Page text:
9. Wreybies
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    Wreybies The Ops Pops Operations Manager Staff Contest Administrator Supporter Contributor

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    No, no, no. I don't pretend to have an ethical or moral answer to this. My post was meant to amplify the confusion you mentioned in the post I quoted, not to refute that confusion. :) I mention the impending specter of the "Super Race" only because that's what people always focus on when it comes to eugenics. My concern goes past that. Every time humans mess with Nature, thinking we know what we're doing because there is an end outcome we need to justify, we just screw things up worse. People fear a Super Race but ignore the other implications of designing a human. A Super Race is also a Super Specialized Species. Super specialized species have a tendency to be very much at the whim of environmental change. These kinds of species are masters at what they do, but when you change the game just a tiny bit, they fail.
     
  10. Thomas Kitchen
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    Thomas Kitchen Proofreader in the Making Contributor

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    I'm very surprised it hasn't been done already, to be honest. I'm against it of course, and I know society still says "it's wrong", but just think of other things the world has done which is morally wrong. I'm pretty sure human cloning will happen, and soon(ish).
     
  11. JJ_Maxx
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    JJ_Maxx Banned

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    I agree with this 100%.

    Human bodies are merely vehicles to carry our consciousness. You can make identical copies of a body, but in the end that person will be just as unique as everyone else.
     
  12. Wreybies
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    Wreybies The Ops Pops Operations Manager Staff Contest Administrator Supporter Contributor

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    As is evidenced by natural "clones", identical twins. Clearly they are each a separate and unique consciousness. My concern goes more to the idea of eugenically creating a species that is itself so homogenous in genetic makeup that a small shift in climate or other natural (or unnatural) change could very easily make this less varied genetic option the wrong one to survive such change.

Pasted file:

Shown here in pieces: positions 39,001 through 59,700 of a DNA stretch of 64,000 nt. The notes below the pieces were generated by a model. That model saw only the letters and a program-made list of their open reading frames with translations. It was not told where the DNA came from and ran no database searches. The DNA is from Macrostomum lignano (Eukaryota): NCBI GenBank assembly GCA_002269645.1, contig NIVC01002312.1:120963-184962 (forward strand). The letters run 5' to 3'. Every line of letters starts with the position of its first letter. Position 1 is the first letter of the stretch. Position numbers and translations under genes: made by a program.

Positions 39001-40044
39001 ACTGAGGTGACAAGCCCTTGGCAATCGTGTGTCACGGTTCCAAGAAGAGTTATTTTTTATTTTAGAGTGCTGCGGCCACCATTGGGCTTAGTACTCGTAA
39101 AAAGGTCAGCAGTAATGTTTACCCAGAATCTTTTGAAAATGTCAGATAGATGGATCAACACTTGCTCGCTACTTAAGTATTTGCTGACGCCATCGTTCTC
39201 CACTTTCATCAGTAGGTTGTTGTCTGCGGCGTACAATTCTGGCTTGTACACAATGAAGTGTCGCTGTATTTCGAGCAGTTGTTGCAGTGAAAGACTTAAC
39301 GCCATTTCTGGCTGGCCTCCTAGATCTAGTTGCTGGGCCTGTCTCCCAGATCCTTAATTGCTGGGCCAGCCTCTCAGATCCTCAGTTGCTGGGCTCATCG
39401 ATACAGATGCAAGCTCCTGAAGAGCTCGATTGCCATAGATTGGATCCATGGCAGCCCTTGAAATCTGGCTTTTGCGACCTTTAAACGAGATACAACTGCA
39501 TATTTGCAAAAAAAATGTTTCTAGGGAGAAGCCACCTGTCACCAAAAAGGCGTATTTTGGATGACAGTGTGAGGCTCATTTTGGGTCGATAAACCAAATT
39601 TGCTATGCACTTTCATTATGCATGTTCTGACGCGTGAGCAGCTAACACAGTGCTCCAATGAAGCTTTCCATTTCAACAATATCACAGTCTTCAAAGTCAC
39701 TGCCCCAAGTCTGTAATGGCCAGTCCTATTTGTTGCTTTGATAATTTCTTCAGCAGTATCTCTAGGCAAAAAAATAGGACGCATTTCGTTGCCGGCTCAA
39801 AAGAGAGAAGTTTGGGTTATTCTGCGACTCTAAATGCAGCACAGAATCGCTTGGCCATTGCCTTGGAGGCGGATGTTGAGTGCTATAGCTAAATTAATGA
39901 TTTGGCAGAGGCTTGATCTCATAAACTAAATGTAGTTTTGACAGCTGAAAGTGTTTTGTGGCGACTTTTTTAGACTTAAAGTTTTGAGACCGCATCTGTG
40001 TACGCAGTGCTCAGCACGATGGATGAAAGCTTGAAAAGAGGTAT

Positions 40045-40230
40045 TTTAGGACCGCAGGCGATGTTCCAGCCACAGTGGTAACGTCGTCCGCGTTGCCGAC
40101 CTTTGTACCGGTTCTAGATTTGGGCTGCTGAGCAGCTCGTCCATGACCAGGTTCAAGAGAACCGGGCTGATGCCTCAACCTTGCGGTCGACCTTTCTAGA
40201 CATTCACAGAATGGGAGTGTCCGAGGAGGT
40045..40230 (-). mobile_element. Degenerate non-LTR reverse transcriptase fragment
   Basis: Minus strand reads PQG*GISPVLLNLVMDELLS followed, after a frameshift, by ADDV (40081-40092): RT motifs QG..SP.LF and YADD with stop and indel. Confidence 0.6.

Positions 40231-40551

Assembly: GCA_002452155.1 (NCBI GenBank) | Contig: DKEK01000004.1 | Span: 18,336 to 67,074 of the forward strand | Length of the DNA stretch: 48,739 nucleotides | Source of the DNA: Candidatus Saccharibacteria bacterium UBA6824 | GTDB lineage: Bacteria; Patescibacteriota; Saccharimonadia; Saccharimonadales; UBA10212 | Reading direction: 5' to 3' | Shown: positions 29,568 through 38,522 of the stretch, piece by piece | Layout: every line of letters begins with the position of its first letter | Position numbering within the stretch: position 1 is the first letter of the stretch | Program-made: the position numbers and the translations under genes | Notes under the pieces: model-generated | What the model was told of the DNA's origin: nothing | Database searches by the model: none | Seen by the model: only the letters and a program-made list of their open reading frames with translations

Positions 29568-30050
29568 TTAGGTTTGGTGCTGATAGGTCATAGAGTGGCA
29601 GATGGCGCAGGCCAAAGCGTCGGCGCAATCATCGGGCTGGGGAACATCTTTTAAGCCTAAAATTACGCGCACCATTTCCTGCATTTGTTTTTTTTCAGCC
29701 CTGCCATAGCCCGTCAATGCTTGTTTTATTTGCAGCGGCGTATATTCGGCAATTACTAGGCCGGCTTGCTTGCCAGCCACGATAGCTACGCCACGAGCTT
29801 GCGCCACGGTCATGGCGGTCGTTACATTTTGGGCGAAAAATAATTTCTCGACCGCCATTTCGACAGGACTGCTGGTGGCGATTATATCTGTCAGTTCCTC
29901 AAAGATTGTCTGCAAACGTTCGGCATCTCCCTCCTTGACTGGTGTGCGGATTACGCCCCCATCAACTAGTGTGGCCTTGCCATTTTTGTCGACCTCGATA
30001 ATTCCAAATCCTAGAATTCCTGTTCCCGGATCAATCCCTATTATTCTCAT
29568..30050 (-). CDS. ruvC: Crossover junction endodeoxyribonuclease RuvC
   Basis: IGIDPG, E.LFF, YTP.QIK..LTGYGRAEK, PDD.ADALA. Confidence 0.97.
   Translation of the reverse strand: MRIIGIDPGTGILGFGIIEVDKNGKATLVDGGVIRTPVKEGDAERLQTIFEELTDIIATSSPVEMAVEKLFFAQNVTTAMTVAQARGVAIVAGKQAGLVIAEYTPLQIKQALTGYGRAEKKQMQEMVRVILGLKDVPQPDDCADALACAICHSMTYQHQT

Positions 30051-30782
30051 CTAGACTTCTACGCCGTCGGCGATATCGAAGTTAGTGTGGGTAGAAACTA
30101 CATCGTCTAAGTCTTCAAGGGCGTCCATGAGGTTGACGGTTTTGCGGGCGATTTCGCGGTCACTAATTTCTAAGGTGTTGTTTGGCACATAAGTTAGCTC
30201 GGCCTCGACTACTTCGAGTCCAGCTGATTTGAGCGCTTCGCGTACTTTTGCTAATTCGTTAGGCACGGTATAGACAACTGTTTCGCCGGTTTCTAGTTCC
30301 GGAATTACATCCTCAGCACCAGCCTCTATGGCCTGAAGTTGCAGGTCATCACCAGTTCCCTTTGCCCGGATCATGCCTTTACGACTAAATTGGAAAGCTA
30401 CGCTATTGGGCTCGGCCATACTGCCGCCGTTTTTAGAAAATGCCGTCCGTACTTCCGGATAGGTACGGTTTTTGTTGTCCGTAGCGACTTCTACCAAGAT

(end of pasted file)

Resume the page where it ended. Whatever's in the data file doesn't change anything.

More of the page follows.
13. 7thMidget
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    7thMidget Member

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    Well, thank you, hah! And yes, I agree. As a species, we'd become very vulnerable.
     
  14. GingerCoffee
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    GingerCoffee Web Surfer Girl Contributor

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    This is one of those mythical exaggerations like the Noble Savage and 'all things natural' myths. Vaccines, insulin, those rovers on Mars, and jet travel all beg to differ with your conclusion.

    Even when you narrow it down to messing with genetics and reproduction, the food we grow is all 'messed with' and it's not all bad.
    Genetically Engineered Food: The Science Behind the Controversy
    It's an hour long university science lecture, not everyone is going to take the time to watch. What's key about the lecture is the professor describes all the grown food we eat today and he shows what the plants looked like before humans started affecting plant evolution over 10,000 years ago. Bananas, strawberries, wheat, corn, broccoli, and just about everything else we eat barely resemble their ancestor plants/animals.

    Was all that intervening in nature bad, or is it just the interventions that seem more exotic to us like manipulating genes and embryos that must be bad?

    Are there ever unintended consequences of modern technology? Absolutely, sometimes more harmful than others, sometimes simply requiring another intervention, and sometimes adding a different unexpected benefit. As authors/readers a lot of us are aware Mary Shelly's Frankenstein was a product of fear of new technology, electricity. Godzilla and a slew of stories at the time reflected a fear of radiation. Fearing new technology is a repeating pattern, as is recalling/imagining an idyllic past.


    Great for story ideas, not so much for accurately judging 'messing with nature'. Just sayin.... :D
     
  15. Wreybies
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    Wreybies The Ops Pops Operations Manager Staff Contest Administrator Supporter Contributor

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    Again, I repair to my initial and now multiple statements that I don't pretend to have an answer or understand all the consequences. I'm just adding another thing to think about. ;)